The Company who were investigating Zoe in Echoes of Grey now have Zoe in their custody, on charges which carry the death penalty. But they are willing to exercise leniency if she cooperates with them in proving that she did travel with the Doctor.
Zoe's current interrogator Jen has discovered evidence that the Doctor, Jamie and Zoe were in Uzbekistan in 1919, and insists that Zoe relate the adventure. Reluctantly, Zoe begins.
The TARDIS landed in Tashkent. The Doctor (who'd posed as an agent of the Soviet secret police in order to get a table at a restaurant), Jamie and Zoe discovered that children were disappearing from their homes, one each night. With the aid of the Lansings, a British couple who ran a local school, they set a trap and discovered that an alien was abducting the children. Before they could follow it, Chebrakov, the real investigator, showed up; the Doctor persuaded him and his men to accompany them. They discovered the alien's spaceship, where the children were being held. In the confusion, Chebrakov and his men were killed and the Doctor rendered unconscious.
The spaceship returned to its home planet, and the Doctor, Jamie and Zoe left in the TARDIS.
But what happened to the children, Jen asks? Zoe explains that the alien offered them a better life on its home planet, so, with the Doctor out of things, she negotiated with the alien and let it take them back to its world. Jen is shocked at Zoe's callousness, but Zoe is adamant that it was the logical decision.
Later, Jen returns, having checked the story. The name of the alien's home planet isn't a planet. It's the file reference of a secret report on the Elite programme, in which Zoe was educated. Zoe was taken from her family as a child with the promise of a better future, and wants to make Jen aware of just what that entailed; so she made up the story in which the same thing happens to the abducted children. She knew that with that information, it would lead Jen to the truth.
- Admiring the Abomination: Zoe likes Captain Chebrakov despite his ruthless reputation
- Beeping Computers: Since this is an audio production, we can't see what Jen's computer is doing, so it beeps with every screen it displays.
- Birds of a Feather: Zoe likes the tales of the communist regime as it puts her in mind of her own upbringing.
- Boarding School of Horrors: The Elite Programme appears to be a futuristic version of this.
- Dark and Troubled Past: Zoe talks about being tearfully separated from her mother.
- Heroic Sacrifice: Chebrakov sacrifices himself saving the Doctor's life.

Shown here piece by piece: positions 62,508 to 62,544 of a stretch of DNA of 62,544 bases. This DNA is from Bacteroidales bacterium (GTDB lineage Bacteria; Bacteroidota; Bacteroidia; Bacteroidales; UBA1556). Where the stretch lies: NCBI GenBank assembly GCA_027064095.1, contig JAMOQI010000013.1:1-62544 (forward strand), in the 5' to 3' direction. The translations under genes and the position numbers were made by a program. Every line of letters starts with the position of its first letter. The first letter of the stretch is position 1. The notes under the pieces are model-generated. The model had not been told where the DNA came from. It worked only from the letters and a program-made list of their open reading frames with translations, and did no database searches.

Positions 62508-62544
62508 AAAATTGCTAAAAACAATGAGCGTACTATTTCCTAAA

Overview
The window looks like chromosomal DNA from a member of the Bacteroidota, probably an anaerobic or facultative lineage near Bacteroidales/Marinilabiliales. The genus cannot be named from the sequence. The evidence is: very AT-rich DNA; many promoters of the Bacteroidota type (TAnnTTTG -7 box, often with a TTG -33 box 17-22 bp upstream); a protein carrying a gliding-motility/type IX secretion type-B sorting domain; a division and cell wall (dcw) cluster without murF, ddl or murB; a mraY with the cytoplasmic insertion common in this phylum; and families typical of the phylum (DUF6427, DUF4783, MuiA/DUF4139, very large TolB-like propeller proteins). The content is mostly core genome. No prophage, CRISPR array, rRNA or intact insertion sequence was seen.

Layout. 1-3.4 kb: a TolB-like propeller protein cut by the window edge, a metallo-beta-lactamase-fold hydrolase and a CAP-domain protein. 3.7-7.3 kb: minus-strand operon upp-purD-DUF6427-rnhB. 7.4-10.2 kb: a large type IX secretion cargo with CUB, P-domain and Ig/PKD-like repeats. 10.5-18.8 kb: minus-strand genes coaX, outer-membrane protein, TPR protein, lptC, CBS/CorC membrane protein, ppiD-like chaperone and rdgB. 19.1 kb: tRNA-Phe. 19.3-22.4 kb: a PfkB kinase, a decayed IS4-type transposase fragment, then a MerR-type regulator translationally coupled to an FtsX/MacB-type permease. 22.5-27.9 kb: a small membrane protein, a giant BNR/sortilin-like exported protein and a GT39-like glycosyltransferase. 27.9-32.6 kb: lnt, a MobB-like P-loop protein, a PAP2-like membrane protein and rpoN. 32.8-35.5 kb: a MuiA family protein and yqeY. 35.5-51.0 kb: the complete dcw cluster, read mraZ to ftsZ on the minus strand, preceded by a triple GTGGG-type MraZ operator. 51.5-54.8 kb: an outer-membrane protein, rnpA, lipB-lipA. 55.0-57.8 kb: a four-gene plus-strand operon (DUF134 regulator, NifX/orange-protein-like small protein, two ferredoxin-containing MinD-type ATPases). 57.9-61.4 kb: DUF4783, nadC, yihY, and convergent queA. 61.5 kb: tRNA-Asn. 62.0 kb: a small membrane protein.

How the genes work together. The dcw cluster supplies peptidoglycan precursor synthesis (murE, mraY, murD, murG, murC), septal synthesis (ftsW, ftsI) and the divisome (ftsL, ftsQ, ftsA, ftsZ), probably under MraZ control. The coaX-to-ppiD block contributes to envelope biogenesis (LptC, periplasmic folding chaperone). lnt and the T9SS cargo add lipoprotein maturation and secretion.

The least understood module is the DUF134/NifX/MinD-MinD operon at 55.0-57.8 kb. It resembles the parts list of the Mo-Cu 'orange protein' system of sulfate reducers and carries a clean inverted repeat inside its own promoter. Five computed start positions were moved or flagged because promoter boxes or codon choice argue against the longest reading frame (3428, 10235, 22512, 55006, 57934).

- Immune to Bullets: The alien.
- Impersonating an Officer: The Doctor poses as a member of the secret police. Which is fine until, halfway through, the real investigator turns up.
- In-Joke: While the title is appropriate to the story, those who've been Doctor Who fans since the eighties will recognise a phrase associated with then producer John Nathan-Turner about the Nostalgia Filter for what the series used to be like.
- Kangaroo Court: Zoe has been charged with crimes she didn't commit so that the company can try and force her to tell them about the Achromatics or time travel.
- Laser-Guided Amnesia: Not only does Zoe not remember her adventures with the Doctor, she doesn't even remember the statement she gave in Echoes of Grey — thus providing a convenient opportunity to recap what happened between her and the Company.
- Leaning on the Fourth Wall: Several times Zoe challenges Jen: Does she really believe Zoe to be the ruthless, unfeeling person that the evidence suggests? Her remarks seem at least partly directed at the audience, too.
- Not So Different: Zoe draws parallels between her own upbringing and the rationalist future the Communists were trying to create.
- Plagued by Nightmares: According to Zoe, she suffered from bad dreams even while travelling with the Doctor.
- Real-Life Relative: In a serial with a strong parent / child theme, the two actors are mother and daughter.
- Unreliable Narrator: Zoe invented most of the story, to fit with the facts Jen knows. She deliberately drew herself to match the Company's description of her as a cold, ruthless person. By the end, we don't know how much of the story is true, how much Zoe remembers, and whether what she does remember has any relationship to what she told.
- Waif-Fu: Zoe throws a man over her shoulder for trying to touch her inappropriately. Promptly lampshaded — it's something that's much more likely to happen in her dreams than reality.
- Wham Line: The halfway cliffhanger:Zoe: Chebrakov didn't kill the Lansings — I did.